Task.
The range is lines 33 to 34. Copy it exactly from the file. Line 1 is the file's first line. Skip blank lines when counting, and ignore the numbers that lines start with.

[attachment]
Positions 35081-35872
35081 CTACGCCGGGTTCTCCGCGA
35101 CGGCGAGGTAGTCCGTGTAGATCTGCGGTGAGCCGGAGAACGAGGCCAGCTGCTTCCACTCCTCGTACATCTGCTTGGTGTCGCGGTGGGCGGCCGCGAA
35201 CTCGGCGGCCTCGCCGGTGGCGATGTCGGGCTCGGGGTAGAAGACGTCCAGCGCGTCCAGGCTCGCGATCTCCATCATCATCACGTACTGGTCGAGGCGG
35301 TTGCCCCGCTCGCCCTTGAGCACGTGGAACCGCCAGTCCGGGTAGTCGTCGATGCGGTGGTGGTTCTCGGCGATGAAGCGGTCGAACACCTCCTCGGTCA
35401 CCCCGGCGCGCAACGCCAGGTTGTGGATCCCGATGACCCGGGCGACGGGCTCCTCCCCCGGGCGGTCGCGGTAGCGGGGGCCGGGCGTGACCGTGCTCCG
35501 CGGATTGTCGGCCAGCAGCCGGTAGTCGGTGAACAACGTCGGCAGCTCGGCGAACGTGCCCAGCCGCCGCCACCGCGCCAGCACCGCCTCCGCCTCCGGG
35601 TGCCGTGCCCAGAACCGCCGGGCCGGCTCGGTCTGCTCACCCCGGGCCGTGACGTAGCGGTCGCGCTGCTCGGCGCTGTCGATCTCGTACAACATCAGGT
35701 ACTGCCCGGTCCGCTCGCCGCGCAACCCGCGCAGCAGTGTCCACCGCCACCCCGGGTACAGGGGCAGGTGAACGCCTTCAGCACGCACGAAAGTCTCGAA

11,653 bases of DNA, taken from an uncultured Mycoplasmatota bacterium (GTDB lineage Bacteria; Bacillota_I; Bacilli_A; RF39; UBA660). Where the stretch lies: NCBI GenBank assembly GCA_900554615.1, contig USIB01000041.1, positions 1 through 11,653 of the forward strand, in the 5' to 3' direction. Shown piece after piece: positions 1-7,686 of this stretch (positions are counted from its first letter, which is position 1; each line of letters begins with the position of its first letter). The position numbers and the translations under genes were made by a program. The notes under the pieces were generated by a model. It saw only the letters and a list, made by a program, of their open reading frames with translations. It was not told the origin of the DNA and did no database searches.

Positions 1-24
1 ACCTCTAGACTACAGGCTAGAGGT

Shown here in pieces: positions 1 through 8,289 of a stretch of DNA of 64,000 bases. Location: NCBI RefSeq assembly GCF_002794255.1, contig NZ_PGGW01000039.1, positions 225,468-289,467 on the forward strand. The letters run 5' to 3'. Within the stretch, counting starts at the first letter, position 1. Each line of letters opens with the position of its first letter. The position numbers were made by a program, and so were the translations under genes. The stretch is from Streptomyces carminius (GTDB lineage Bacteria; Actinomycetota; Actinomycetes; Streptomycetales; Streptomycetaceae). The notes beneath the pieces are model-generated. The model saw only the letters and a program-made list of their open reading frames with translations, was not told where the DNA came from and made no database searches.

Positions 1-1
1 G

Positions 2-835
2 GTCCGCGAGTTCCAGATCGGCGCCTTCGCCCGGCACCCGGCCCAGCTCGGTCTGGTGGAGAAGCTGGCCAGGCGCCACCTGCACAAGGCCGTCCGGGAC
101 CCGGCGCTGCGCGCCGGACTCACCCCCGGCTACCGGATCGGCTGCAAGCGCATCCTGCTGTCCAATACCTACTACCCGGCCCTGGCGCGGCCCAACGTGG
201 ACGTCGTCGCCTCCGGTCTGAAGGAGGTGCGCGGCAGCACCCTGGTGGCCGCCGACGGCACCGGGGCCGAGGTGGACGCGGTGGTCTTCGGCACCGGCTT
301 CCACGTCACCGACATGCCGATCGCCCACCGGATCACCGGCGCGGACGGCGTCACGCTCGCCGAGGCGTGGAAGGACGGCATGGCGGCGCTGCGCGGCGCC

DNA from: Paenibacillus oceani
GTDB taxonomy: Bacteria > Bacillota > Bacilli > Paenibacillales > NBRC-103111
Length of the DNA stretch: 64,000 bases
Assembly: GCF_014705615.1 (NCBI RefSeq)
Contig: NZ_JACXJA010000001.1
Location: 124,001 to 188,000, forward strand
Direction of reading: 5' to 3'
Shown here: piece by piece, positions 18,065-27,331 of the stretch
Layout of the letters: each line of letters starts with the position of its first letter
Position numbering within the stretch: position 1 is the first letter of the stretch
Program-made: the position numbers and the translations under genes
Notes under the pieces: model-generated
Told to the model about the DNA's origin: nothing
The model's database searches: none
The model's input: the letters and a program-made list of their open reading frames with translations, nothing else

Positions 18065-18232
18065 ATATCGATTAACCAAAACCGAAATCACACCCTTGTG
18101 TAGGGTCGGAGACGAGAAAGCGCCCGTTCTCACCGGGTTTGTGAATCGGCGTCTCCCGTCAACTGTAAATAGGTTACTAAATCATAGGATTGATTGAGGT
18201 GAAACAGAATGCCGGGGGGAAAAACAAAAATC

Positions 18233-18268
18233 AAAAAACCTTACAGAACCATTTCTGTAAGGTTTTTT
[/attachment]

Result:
Told to the model about the DNA's origin: nothing
The model's database searches: none